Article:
Democrats’ recent shift on gun control politics is getting a new test run this year in the Virginia governor’s race, where Lt. Gov. Ralph Northam on Tuesday won the endorsement of former Rep. Gabrielle Giffords’ gun control group, while Republican Ed Gillespie is embracing his own support from the National Rifle Association.
Mr. Northam, a Democrat, said it was a “tremendous honor” to receive the endorsement from the political arm of Americans for Responsible Solutions, which was co-founded by Ms. Giffords and her husband Mark Kelly in 2013.
“I’m not at all ashamed of having an ‘F’ rating from the NRA,” Mr. Northam said on a conference call Tuesday. “I will continue to stand up against their motives.”
Mr. Kelly said too many elected leaders are “caught in the grips” of the gun lobby but that Mr. Northam is ready to fight for items like increased background checks and stronger trafficking laws.
“We need leaders like Ralph Northam who are willing to run on this issue, and who aren’t afraid to work across the aisle to save people’s lives,” he said.
In addition to the support from Ms. Giffords’ group on Tuesday, Mr. Northam has also won the backing of Everytown for Gun Safety, the gun control group founded in part by former New York City Mayor Michael Bloomberg in 2014.
Mr. Northam’s embrace of gun control is the continuation of a major shift for the state’s Democrats, who used to take a much less strident approach to Second Amendment issues, hoping to win rural voters for whom hunting is still a culture.
Mr. Gillespie is hoping to capitalize on that. “As governor, Ed will protect Virginians’ individual rights under the Second Amendment. Ralph Northam will not,” said Gillespie campaign spokesman David Abrams.
The NRA also hit back at Mr. Northam on Tuesday, saying he’s being endorsed by out-of-state groups because he supports the same “extreme gun control agenda” pushed by Mr. Bloomberg and former President Barack Obama.
“A vote for Ralph Northam is a vote to extend the McAuliffe era of hostility toward law-abiding gun owners,” said NRA spokesperson Catherine Mortensen, referring to current Democratic Gov. Terry McAuliffe.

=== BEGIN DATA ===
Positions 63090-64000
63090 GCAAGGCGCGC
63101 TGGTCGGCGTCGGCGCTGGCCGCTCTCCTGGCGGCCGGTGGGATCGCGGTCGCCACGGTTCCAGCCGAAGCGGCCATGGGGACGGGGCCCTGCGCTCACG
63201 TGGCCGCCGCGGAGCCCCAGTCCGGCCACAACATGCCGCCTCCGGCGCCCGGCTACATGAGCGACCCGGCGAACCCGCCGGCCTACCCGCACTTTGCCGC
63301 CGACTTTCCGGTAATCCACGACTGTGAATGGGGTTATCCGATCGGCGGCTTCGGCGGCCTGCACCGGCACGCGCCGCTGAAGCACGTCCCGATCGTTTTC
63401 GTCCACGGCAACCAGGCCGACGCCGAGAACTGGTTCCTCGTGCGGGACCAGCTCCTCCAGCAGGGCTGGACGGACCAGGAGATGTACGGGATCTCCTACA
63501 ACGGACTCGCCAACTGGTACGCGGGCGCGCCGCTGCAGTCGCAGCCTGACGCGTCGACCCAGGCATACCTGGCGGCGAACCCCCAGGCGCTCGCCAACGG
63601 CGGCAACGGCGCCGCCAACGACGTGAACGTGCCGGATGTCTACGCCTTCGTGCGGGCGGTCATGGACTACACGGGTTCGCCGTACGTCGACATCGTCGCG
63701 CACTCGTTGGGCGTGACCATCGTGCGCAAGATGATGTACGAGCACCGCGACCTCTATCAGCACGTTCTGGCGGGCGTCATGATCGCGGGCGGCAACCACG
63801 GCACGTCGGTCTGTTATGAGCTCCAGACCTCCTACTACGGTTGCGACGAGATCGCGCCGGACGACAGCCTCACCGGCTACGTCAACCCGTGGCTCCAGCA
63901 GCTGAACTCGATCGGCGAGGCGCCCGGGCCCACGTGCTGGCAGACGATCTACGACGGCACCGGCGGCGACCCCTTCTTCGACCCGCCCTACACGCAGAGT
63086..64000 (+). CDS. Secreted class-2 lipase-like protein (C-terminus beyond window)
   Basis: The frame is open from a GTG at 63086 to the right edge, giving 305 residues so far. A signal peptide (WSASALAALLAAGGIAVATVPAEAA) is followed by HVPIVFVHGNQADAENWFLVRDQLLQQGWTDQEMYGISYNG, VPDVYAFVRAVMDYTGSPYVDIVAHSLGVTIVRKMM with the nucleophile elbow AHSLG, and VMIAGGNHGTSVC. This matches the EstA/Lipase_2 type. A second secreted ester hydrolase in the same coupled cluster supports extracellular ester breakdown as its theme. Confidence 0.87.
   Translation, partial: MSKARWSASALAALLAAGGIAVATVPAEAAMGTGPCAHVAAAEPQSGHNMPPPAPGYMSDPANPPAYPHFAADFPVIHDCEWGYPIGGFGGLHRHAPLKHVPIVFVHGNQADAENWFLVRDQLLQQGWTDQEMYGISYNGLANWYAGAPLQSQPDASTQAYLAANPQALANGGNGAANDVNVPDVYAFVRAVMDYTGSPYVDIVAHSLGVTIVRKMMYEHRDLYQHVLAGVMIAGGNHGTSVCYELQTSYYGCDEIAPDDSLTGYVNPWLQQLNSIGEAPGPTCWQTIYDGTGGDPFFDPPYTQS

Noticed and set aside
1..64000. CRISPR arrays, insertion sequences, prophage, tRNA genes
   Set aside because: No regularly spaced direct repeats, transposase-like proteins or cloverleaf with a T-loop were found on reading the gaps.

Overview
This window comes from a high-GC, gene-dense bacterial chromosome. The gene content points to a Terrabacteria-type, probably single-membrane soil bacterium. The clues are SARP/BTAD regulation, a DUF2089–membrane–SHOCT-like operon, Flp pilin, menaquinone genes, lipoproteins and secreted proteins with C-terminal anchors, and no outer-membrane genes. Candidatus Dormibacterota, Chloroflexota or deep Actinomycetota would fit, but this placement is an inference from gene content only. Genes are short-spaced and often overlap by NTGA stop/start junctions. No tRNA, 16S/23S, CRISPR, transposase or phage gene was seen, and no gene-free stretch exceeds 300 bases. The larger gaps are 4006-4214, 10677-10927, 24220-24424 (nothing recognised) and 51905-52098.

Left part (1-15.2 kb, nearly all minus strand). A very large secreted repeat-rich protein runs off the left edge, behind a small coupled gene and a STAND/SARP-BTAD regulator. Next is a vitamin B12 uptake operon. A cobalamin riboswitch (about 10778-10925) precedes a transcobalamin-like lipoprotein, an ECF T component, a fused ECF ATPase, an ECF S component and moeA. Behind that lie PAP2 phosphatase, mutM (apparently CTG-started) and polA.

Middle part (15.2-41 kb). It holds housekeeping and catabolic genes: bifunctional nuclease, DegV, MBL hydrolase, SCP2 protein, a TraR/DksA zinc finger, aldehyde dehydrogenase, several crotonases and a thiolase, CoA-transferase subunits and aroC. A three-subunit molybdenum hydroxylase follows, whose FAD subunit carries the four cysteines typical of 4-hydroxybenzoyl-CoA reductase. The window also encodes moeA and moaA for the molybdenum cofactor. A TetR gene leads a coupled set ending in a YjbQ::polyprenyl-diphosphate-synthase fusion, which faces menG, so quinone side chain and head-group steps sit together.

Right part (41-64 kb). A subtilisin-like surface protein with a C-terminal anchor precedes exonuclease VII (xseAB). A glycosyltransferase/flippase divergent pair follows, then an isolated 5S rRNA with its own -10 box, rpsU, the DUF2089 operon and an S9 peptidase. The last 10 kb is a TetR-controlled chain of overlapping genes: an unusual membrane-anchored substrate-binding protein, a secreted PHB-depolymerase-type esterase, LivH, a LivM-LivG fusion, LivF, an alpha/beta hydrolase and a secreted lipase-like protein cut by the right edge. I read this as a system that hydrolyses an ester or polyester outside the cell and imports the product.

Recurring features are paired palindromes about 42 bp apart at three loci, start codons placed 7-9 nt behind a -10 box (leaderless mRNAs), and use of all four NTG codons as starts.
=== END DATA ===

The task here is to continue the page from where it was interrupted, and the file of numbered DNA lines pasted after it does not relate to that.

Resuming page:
Little more than a decade ago, Democratic politician Mark R. Warner courted the NRA’s support when he ran for governor in 2001. The NRA ultimately declined to endorse a candidate in the general election, which some analysts said helped Mr. Warner build support in the state’s southwest and win a fairly close race.
But by 2013 Mr. McAuliffe wasn’t doing anything to try to hide his “F” NRA rating in that year’s race against Republican Kenneth T. Cuccinelli II.
Gun control activists point to Mr. McAuliffe’s win as evidence that a Democrat doesn’t need to tack right on the issue anymore to win statewide in Virginia, which has also been a key battleground in the past few presidential election cycles.
“Gun safety wins at the ballot box, particularly here in the NRA’s backyard,” John Feinblatt, president of Everytown, said in endorsing Mr. Northam and several other Democratic candidates earlier this year.
But Philip Van Cleave, president of the Virginia Citizens Defense League, said that sort of analysis is off, pointing to Mr. McAuliffe’s narrow margin of victory in 2013 and more recent victories at the national level for Republicans in 2016.
“No, it’s not working for them,” he said. “They’re squeaking in because they’re getting lots and lots of money. That’s not the hearts and minds of people.”
“We got a Republican president, a Republican House and a Republican Senate,” he said. “Is that a working message?”
Mr. Warner, after courting the NRA as governor, would later anger the group by voting in the U.S. Senate to expand gun-purchase background checks in 2013. He won re-election in 2014 over Mr. Gillespie despite the GOP candidate having the NRA endorsement that time.